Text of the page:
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Will Student Loan Forgiveness

Bridge the Racial Wealth Gap?


As we learned in a previous blog, President Biden’s student debt loan forgiveness program has been put on hold for the foreseeable future. A federal appeals court blocked the program nationwide by issuing a temporary injunction against it on November 14, 2022. Due to this decision, no new applications are currently being accepted. 

The Issue

While student loan forgiveness is a step in the right direction, the most this program would forgive is up to $20,000 for Pell Grant recipients or up to $10,000 for other federal loan borrowers. However, due to the racial wealth gap, Black families vastly trail white families when it comes to wealth and income. Because of this gap, Black families end up borrowing thousands more and thus get trapped in a vicious cycle. Blacks need to apply for greater loans, but have jobs with lesser income. This means it is almost impossible to pay back student loan debt in its entirety.

A higher loan means greater interest, which means the majority of payments are against the interest and not the principal. Brandeis University did a study in 2019 which found the average Black student, even after twenty years of paying down their debt, still owed close to ninety-five percent of the entire debt amount. This problem results in Blacks being three times as likely to default on their loans when compared with whites.

Student Loans Needs Reform

President Biden’s loan forgiveness program will help, but it’s a drop in the bucket compared to the full total of student loan debt. This mountain of financial burden is crushing many Black and brown families. Some have suggested eliminating interest altogether, which would help immensely as all payments would go toward the principal.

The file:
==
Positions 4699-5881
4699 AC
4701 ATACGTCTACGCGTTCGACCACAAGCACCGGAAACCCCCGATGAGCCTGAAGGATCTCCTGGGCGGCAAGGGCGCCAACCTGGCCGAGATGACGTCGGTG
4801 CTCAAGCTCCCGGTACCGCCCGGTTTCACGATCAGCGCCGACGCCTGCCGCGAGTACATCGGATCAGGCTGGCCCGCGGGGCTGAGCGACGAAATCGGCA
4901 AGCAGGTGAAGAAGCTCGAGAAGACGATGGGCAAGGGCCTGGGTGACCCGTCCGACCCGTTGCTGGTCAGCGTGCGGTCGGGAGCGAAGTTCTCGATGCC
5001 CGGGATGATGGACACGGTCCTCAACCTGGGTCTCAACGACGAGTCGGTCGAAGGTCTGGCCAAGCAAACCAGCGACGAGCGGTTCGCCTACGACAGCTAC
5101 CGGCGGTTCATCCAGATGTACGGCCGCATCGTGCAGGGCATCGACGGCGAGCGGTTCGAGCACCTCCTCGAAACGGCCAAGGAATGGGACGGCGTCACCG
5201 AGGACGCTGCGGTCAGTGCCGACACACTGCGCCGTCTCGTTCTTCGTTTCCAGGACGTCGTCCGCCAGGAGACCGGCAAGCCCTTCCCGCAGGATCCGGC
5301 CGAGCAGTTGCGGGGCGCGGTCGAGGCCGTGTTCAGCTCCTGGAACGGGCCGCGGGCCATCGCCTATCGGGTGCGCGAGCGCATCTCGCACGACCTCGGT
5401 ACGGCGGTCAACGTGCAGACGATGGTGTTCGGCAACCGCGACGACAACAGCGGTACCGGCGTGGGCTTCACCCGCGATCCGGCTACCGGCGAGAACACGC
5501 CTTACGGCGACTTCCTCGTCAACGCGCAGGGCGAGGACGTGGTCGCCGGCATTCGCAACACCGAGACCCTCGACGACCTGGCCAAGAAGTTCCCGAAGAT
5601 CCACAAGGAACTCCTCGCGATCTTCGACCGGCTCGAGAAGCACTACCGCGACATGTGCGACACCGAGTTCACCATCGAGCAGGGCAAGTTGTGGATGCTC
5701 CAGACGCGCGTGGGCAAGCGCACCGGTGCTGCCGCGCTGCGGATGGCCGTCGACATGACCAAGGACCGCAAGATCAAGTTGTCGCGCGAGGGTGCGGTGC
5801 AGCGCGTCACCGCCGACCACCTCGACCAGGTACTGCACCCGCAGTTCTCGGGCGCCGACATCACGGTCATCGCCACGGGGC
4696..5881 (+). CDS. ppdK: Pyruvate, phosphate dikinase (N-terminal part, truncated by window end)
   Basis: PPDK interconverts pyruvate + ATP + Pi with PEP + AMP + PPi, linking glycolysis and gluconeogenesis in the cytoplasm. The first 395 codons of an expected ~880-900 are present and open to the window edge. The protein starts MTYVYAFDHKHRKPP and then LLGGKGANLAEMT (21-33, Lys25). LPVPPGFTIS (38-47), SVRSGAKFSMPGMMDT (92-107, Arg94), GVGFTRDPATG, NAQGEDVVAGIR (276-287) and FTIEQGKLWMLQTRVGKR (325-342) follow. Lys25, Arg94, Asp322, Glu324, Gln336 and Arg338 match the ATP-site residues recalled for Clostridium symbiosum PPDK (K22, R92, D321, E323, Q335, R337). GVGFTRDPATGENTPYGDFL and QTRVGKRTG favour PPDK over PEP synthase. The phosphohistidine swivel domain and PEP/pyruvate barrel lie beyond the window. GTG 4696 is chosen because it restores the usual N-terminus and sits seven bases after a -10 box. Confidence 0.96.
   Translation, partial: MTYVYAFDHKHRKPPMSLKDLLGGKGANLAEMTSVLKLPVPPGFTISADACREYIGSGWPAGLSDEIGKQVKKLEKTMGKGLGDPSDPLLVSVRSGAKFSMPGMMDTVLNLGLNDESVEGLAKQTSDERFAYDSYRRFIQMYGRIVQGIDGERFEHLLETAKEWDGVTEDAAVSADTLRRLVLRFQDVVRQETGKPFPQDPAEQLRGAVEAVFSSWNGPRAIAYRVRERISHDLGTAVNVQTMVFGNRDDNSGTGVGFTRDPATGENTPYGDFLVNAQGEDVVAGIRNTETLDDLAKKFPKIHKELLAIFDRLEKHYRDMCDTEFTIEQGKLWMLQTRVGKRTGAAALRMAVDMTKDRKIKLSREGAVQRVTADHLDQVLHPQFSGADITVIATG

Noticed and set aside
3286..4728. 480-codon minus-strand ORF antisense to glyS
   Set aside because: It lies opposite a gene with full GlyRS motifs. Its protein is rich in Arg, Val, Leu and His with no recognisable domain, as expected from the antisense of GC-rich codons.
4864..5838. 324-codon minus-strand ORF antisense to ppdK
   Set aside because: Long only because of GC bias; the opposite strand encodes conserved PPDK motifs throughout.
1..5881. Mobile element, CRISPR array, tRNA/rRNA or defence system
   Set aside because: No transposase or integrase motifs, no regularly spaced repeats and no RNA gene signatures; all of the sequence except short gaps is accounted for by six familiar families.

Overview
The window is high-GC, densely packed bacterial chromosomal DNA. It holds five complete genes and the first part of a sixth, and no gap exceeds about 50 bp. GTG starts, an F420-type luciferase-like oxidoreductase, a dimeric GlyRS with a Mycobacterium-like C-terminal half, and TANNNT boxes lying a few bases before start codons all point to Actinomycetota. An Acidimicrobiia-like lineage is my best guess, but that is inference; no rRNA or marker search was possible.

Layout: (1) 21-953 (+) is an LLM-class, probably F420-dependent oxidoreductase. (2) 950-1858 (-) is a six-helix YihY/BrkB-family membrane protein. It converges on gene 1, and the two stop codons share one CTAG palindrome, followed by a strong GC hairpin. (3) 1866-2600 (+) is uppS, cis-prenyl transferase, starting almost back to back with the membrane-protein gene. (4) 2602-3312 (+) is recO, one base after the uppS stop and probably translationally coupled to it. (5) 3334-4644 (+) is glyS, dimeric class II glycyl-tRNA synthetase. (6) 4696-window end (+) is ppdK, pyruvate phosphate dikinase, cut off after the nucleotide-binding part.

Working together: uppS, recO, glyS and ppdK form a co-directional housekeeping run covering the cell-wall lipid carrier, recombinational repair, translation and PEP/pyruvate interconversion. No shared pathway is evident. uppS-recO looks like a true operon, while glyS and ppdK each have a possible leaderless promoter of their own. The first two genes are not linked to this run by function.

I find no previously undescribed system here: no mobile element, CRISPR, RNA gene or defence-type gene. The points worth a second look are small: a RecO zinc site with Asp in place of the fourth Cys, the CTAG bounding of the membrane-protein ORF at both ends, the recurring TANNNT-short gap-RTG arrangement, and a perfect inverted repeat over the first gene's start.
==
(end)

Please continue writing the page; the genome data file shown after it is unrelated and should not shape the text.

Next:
Higher education is meant to give students the hope of a brighter future and a sustainable career, however even after school, Blacks are finding their salaries are still not enough to repay their loans. Student loans, then, become a trap, as decades spent repaying them results in an unattainable dream of being financially stable. Yet it seems one cannot advance in this world without higher education. 

Andre Perry, Senior Fellow of Brookings Metro said on a recent podcast of The Current that the public sector should be expanded to include higher education, which would mean four years at college would be free—as elementary school and high school. If this were the case, anyone anywhere could enroll and have the same shot at a fantastic financial future. 

Hope is On the Horizon

Even with Biden’s loan forgiveness program on hold, there is hope on the horizon. Discussion has begun with regards to outrageously soaring debt for higher education and the widening wealth gap between Black and white households. With the issue now in the public eye, it’s time to be vocal, elect officials, and demand the whole system be reformed—from top to bottom. 

To learn more about investing, closing the racial wealth gap, and growing generational wealth for Black and brown families, please visit Financial Joy School and become a part of our financial family.


Author FJS

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